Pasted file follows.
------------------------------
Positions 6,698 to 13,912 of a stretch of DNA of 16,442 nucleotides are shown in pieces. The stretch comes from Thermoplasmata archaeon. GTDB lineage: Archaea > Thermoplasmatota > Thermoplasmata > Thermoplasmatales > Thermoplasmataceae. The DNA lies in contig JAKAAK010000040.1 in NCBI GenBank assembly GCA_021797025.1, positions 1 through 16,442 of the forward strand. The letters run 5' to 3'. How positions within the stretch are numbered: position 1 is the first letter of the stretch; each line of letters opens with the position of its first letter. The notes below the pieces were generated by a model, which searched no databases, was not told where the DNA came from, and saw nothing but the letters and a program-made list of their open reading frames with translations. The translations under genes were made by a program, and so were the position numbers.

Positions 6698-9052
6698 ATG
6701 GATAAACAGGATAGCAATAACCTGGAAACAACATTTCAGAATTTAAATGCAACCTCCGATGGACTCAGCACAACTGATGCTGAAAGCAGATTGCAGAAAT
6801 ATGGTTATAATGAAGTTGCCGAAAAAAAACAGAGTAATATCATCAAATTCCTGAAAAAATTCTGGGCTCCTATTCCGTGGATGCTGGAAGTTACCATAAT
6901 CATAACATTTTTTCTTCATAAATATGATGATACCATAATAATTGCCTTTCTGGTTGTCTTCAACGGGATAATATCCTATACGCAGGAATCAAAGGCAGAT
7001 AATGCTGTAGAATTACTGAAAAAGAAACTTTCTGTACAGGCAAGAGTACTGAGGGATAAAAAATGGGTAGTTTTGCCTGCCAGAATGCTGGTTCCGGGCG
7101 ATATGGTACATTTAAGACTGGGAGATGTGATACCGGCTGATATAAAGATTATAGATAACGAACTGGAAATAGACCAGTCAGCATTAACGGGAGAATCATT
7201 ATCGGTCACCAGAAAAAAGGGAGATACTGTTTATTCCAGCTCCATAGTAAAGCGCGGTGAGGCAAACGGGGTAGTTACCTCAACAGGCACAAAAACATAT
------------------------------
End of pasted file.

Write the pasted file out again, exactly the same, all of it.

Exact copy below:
Positions 6,698 to 13,912 of a stretch of DNA of 16,442 nucleotides are shown in pieces. The stretch comes from Thermoplasmata archaeon. GTDB lineage: Archaea > Thermoplasmatota > Thermoplasmata > Thermoplasmatales > Thermoplasmataceae. The DNA lies in contig JAKAAK010000040.1 in NCBI GenBank assembly GCA_021797025.1, positions 1 through 16,442 of the forward strand. The letters run 5' to 3'. How positions within the stretch are numbered: position 1 is the first letter of the stretch; each line of letters opens with the position of its first letter. The notes below the pieces were generated by a model, which searched no databases, was not told where the DNA came from, and saw nothing but the letters and a program-made list of their open reading frames with translations. The translations under genes were made by a program, and so were the position numbers.

Positions 6698-9052
6698 ATG
6701 GATAAACAGGATAGCAATAACCTGGAAACAACATTTCAGAATTTAAATGCAACCTCCGATGGACTCAGCACAACTGATGCTGAAAGCAGATTGCAGAAAT
6801 ATGGTTATAATGAAGTTGCCGAAAAAAAACAGAGTAATATCATCAAATTCCTGAAAAAATTCTGGGCTCCTATTCCGTGGATGCTGGAAGTTACCATAAT
6901 CATAACATTTTTTCTTCATAAATATGATGATACCATAATAATTGCCTTTCTGGTTGTCTTCAACGGGATAATATCCTATACGCAGGAATCAAAGGCAGAT
7001 AATGCTGTAGAATTACTGAAAAAGAAACTTTCTGTACAGGCAAGAGTACTGAGGGATAAAAAATGGGTAGTTTTGCCTGCCAGAATGCTGGTTCCGGGCG
7101 ATATGGTACATTTAAGACTGGGAGATGTGATACCGGCTGATATAAAGATTATAGATAACGAACTGGAAATAGACCAGTCAGCATTAACGGGAGAATCATT
7201 ATCGGTCACCAGAAAAAAGGGAGATACTGTTTATTCCAGCTCCATAGTAAAGCGCGGTGAGGCAAACGGGGTAGTTACCTCAACAGGCACAAAAACATAT